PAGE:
I’m going to keep reading this until I feel like I’m doing everything in this short guidance book. Realising that you only have 18 summers with your children should kick you into action to build your relationship with them proactively and deliberately. What we’re seeing, especially in the past 20 years, is a lot of busy parents that spend very little to zero focused time with their children. The title of the books is slightly misleading – it’s not about setting up meetings around the table with your whole family, it’s about spending quality time with each of your children individually (think about it like going on a date with your kids). You’ll probably immediately have a reason why this isn’t possible for your family or how to include all your children, and Jim addresses these concerns in the book. It’s less than 100 pages and it’ll take you an hour to read. If you’re a parent, don’t miss this one.
The Gift: 12 Lessons To Save Your Life by Edith Eger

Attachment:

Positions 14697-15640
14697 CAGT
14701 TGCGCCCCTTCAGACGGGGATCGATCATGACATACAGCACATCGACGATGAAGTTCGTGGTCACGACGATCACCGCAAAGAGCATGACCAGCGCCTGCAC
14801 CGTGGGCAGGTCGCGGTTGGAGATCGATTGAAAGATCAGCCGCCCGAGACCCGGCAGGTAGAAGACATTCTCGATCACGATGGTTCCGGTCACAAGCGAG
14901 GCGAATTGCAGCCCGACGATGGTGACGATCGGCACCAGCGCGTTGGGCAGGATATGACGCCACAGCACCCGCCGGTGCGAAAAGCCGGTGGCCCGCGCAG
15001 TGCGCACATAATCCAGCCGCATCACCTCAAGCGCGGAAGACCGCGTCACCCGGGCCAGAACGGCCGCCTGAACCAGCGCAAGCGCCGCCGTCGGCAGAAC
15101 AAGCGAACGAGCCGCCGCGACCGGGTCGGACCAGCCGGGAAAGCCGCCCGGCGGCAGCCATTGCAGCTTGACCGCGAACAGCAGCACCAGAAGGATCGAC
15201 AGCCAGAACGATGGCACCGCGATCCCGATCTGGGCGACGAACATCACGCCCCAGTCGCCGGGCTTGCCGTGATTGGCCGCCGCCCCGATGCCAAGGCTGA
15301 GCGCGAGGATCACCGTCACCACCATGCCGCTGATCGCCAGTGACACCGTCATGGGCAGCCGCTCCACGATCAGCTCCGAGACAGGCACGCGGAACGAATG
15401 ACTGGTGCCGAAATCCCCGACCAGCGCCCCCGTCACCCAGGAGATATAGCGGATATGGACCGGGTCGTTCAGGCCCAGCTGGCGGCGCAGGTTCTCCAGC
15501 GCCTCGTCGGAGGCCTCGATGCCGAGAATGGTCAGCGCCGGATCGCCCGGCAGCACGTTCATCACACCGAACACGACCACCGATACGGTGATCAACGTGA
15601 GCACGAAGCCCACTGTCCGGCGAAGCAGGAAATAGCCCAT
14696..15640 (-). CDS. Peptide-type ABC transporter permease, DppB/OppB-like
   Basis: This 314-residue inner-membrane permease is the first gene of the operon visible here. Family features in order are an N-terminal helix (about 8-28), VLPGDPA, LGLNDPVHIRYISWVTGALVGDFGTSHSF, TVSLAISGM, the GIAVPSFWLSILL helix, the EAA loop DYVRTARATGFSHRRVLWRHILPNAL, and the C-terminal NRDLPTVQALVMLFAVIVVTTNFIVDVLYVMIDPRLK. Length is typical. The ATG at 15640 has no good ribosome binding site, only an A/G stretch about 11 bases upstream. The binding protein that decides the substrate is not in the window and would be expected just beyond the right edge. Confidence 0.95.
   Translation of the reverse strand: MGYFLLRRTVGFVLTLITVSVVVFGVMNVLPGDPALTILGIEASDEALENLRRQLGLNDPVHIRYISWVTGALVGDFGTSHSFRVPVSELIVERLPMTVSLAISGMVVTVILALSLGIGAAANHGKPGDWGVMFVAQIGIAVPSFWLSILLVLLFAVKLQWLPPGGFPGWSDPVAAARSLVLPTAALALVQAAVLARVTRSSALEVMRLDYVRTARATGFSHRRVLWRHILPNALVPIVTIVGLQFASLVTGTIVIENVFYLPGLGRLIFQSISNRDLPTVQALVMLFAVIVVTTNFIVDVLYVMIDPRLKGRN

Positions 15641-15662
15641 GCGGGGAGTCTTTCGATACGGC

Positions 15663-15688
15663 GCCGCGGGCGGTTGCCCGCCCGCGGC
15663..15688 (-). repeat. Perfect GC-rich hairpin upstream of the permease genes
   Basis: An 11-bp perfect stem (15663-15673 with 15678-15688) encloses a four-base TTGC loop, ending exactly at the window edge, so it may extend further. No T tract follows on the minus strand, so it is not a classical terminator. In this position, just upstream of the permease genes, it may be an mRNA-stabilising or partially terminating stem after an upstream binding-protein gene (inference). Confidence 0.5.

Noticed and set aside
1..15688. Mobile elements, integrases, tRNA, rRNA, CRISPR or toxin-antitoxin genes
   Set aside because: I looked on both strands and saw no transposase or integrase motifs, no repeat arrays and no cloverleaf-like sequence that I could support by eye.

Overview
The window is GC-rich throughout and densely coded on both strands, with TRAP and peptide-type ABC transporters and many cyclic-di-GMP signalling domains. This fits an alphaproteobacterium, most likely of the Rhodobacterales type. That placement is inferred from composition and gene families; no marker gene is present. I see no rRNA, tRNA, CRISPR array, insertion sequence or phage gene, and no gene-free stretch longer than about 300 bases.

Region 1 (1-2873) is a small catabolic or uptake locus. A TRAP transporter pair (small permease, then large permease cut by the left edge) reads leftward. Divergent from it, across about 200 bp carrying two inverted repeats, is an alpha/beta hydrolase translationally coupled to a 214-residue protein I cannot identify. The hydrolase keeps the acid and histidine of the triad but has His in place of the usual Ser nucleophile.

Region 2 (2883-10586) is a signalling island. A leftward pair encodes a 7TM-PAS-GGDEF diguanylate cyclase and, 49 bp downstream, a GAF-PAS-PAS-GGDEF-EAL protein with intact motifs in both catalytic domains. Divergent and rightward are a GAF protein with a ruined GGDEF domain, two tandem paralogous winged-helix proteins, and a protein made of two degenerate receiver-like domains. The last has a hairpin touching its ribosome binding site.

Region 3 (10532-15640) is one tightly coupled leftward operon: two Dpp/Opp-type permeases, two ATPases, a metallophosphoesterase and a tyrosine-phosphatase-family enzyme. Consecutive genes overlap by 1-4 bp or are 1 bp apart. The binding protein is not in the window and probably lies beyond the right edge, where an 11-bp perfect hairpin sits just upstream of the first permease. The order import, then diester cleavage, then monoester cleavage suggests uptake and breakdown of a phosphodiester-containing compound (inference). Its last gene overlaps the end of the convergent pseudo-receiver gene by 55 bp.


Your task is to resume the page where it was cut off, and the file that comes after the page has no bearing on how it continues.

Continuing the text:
Edith was a young teenager, experiencing her first love and dreams to become a dancer when she was captured in Hungary and sent to Auschwitz. Her parents murdered on arrival and Edith and her sister placed in camp. After a torturous year, Edith was rescued from a pile of dead bodies with a broken back. Later in life, Edith went on to become a qualified psychotherapist, and now at 92 years of age she shares what she has learned from working through her own demons and treating her patients over the decades. I find the writing interesting because she shares so much of her experience of treating other people. In her most recent book, The Gift, she goes into detail on how to deal with the many ‘prisons’ we hold ourselves in. As much as I am personally benefiting from applying what I have learned to my own dark thoughts, I can apply a lot of her guidance to my professional coaching and consulting work.